In this talk I will introduce the concept of reservoir computing as a recently proposed, highly efficient bio-inspired approach for processing time dependent data, and describe our experimental implementation of this concept in an optoelectronic circuit. The basic scheme of reservoir computing consists of a non linear recurrent dynamical system, coupled to a single input layer and a single output layer; only the linear output layer is trained to produce the desired output as a response to an input time series. One of the main advantages of this technique is that the training procedure is very simple and straightforward; furthermore, it allows a great amount of freedom when choosing the dynamical system to be used as a reservoir. By choosing a simple dynamical system, composed by a nonlinear node and a delay line, and implemented by an optoelectronic circuit, we are able to create an experimental reservoir computer. The reservoir computer has been tested on several tasks, such as system modelization, nonlinear channel equalization and speech recognition, with results comparable to the ones obtained by state-of-the-art software reservoirs; we believe it represents a first step towards an all-optical, high-performance nonconventional computer.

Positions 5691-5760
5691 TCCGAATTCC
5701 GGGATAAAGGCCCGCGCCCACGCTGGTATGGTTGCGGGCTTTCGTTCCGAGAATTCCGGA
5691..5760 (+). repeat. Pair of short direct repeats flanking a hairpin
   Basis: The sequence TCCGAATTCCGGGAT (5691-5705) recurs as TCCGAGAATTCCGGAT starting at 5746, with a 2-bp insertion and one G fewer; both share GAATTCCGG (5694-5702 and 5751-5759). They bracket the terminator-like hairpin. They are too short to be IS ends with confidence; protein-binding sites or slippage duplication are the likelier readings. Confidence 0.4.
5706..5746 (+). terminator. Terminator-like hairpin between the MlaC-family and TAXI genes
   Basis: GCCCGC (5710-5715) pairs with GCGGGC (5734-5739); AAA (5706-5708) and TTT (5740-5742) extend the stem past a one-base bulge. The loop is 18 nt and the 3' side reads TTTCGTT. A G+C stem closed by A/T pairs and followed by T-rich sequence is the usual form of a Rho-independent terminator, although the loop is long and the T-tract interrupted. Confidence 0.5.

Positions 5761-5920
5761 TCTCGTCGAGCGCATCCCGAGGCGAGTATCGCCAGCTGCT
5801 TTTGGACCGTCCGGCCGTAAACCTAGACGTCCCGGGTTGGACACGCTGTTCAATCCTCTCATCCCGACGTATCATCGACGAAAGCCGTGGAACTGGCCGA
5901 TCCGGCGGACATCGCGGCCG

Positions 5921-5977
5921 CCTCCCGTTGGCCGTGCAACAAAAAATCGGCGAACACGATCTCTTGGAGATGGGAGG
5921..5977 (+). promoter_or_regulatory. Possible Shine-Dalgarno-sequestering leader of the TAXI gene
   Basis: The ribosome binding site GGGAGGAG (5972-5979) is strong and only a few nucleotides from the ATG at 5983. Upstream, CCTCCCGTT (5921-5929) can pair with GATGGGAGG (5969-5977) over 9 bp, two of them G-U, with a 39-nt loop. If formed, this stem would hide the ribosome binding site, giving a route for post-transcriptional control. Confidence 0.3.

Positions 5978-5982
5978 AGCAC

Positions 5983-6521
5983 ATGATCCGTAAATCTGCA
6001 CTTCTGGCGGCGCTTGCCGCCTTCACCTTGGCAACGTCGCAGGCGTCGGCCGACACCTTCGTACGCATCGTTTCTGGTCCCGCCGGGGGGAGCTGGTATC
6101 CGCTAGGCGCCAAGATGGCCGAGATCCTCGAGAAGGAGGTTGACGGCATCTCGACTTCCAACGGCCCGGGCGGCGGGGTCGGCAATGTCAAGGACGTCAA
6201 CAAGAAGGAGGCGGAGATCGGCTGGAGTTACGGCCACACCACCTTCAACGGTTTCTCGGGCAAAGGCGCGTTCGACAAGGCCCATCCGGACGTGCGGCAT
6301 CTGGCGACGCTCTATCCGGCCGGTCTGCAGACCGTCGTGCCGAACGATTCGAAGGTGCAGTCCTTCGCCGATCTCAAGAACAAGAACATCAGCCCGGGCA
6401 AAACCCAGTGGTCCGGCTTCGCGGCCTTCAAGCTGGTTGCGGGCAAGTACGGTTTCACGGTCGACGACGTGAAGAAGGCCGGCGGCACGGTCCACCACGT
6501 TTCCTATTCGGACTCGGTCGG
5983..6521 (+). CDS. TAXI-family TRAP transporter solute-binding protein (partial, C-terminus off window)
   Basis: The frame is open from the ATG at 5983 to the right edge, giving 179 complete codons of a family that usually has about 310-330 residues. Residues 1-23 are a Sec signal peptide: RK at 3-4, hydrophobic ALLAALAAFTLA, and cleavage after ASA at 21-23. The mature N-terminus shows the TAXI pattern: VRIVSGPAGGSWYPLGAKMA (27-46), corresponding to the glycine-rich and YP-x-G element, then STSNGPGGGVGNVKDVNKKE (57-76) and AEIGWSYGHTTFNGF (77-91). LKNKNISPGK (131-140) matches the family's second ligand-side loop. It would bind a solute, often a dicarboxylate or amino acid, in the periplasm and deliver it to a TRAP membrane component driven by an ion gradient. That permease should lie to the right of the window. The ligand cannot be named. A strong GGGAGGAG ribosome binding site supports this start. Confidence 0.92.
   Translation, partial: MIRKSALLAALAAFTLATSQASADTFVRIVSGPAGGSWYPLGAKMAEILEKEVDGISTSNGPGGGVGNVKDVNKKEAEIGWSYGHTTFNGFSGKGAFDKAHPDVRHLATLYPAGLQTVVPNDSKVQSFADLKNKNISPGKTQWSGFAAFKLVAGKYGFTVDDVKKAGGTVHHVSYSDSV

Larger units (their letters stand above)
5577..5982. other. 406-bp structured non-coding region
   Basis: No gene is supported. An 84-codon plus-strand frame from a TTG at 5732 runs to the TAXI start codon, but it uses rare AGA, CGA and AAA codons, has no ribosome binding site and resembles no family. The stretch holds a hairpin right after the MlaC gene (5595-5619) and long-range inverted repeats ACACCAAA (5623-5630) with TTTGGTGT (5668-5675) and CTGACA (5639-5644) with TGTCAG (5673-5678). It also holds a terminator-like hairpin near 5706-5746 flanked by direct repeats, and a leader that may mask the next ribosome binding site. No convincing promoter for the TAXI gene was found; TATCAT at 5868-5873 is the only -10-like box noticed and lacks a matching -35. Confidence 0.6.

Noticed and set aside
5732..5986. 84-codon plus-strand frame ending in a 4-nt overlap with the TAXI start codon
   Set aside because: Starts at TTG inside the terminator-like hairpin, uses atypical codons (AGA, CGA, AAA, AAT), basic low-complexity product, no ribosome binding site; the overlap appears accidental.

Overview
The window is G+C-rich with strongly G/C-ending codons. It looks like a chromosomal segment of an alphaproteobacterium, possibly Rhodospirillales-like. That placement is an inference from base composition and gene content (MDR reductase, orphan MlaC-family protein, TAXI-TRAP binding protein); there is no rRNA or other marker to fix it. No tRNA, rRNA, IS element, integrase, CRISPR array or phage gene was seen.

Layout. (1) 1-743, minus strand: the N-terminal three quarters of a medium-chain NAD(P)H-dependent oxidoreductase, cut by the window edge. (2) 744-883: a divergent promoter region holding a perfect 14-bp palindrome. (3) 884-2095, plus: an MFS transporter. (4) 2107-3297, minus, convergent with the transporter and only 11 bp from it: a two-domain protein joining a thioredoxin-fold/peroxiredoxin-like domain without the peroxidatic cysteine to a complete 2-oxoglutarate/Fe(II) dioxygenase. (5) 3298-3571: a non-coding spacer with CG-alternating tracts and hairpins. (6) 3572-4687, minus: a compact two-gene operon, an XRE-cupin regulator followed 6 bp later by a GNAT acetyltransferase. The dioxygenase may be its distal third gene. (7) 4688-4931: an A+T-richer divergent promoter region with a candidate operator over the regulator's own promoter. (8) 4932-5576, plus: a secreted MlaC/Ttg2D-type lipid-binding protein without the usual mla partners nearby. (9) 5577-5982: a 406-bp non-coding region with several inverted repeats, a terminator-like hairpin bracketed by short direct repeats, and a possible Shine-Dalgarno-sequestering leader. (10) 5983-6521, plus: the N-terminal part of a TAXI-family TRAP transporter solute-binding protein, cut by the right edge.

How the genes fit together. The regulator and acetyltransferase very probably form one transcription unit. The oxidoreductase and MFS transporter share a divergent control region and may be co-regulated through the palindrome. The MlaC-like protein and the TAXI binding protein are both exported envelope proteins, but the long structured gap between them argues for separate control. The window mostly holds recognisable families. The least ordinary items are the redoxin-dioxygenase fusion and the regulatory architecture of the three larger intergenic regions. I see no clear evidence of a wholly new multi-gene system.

Reservoir Computing, Optoelectronic circuits, Nonlinear channel equalization, Speech recognition
Yvan Paquot and Francois Duport and Anteo Smerieri and Joni Dambre and Benjamin Schrauwen and Marc Haelterman and Serge Massar. (2011)
Optoelectronic Reservoir Computing,
Scientific Reports, .
submitted; preprint available at http://arxiv.org/abs/1111.7219v1.